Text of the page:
Winemaker Clark Smith aka Grape Crafter (pictured) gave one of the PS Symposium’s enology presentations where he discussed the impact of various barrels–French, Hungarian, American, and neutral– on the same Petite Sirah and at the tasting, he provided us with samples of the various wines he made. Personally, I really liked the one in the Hungarian Oak–this was a no fooling around, leather and chains with some blueberry pie thrown in version of PS.  He also did a French oak that tasted familiar, and American oak which was a bit on the sweet side with a lot of vanilla and not as much fruit. Lake County is above the fog line but cooling lake breezes keep the grapes from cooking.
  • Don Sebastiani & Sons ~ Sonoma
    This Petite Sirah was the standout wine for me in a twitter tasting of The Crusher recent releases. In one of the tweets, I said it was  “like the vampire that takes you in the night!” The California State Fair Wine Competition gave it a double gold/Best of Class award. Continue reading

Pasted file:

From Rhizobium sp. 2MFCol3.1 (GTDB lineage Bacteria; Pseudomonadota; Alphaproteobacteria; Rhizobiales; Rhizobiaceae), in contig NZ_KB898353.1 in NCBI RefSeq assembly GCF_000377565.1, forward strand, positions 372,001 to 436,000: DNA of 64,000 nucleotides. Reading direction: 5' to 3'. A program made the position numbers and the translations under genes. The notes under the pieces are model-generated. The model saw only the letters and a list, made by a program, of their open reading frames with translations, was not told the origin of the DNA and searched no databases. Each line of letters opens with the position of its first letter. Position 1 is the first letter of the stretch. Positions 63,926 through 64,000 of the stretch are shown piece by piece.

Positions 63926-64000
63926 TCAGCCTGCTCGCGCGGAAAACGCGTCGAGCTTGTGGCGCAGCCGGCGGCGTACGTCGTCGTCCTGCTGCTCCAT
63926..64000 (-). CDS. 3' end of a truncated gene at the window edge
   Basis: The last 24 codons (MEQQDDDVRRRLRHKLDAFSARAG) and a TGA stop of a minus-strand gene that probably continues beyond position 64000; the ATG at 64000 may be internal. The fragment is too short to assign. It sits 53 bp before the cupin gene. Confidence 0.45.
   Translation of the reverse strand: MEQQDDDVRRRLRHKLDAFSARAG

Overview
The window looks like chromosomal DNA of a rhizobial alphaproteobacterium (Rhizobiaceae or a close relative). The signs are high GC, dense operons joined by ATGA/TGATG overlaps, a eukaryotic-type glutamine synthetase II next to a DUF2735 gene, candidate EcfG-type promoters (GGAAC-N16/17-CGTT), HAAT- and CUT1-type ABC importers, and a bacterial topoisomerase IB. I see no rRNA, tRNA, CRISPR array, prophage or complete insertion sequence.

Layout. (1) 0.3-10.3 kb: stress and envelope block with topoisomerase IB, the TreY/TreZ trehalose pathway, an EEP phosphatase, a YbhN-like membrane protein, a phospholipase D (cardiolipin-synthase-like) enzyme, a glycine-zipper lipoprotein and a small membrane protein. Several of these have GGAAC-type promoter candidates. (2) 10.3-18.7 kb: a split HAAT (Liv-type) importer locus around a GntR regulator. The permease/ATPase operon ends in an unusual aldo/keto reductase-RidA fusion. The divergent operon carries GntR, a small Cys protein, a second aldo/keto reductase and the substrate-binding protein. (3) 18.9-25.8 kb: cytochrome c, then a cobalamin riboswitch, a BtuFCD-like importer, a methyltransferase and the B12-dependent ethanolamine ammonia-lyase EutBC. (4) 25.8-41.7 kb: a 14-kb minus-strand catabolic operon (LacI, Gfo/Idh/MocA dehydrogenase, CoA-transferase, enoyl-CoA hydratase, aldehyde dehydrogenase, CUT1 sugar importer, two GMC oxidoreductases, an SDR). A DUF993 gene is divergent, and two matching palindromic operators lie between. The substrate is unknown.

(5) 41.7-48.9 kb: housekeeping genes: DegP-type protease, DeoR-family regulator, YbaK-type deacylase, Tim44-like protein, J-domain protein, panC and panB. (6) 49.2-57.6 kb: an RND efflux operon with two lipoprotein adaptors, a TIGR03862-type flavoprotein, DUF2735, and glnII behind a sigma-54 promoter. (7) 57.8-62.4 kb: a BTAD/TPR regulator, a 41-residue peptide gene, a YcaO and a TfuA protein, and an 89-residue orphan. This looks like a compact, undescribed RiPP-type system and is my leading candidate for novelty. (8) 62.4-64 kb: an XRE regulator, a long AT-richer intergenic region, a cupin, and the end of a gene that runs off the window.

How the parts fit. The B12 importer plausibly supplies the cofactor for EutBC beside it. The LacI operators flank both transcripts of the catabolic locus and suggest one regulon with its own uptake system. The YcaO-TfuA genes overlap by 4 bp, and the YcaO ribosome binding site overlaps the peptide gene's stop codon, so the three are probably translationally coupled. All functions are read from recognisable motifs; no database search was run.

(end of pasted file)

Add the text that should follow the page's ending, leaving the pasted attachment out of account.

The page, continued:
Petite Sirahs From The PS I Love You Symposium Tasting: Part 1Wineries A-C

I usually avoid writing the kind of blog post that just lists a bunch of wines.

I like to tell stories.

And I think story telling is my strength.

But sometimes it is necessary to just resort to a few keys words to convey a story about wine when you’re trying to talk about many wines.

In this case, many bottles of wine–but they’re all Petite Sirah.

I am trying to remember if I’ve ever been to a tasting of one varietal like this other than Dark & Delicious which is also Petite Sirah and I’m scratching my head. I’ve been to New Zealand new release tastings where there was mostly sauvignon blanc and Pinot noir…but that wasn’t the point of the tasting.

I went away from Tuesday’s PS I Love You Petite Sirah symposium and tasting flabbergasted at how different these wines can be based on terroir and wine maker style and vintage and more. To suss out terroir a bit more, instead of organizing the tasting alphabetically, I’d love to attend a Petite Sirah tasting organized by AVA!

So here are the links to many of the participating Petite Sirah wineries, most of whom belong to PS I Love You, the Petite Sirah industry advocacy group organized by Jo Diaz, with a few of my notes from the wineries alphabetically from A-C. Continue reading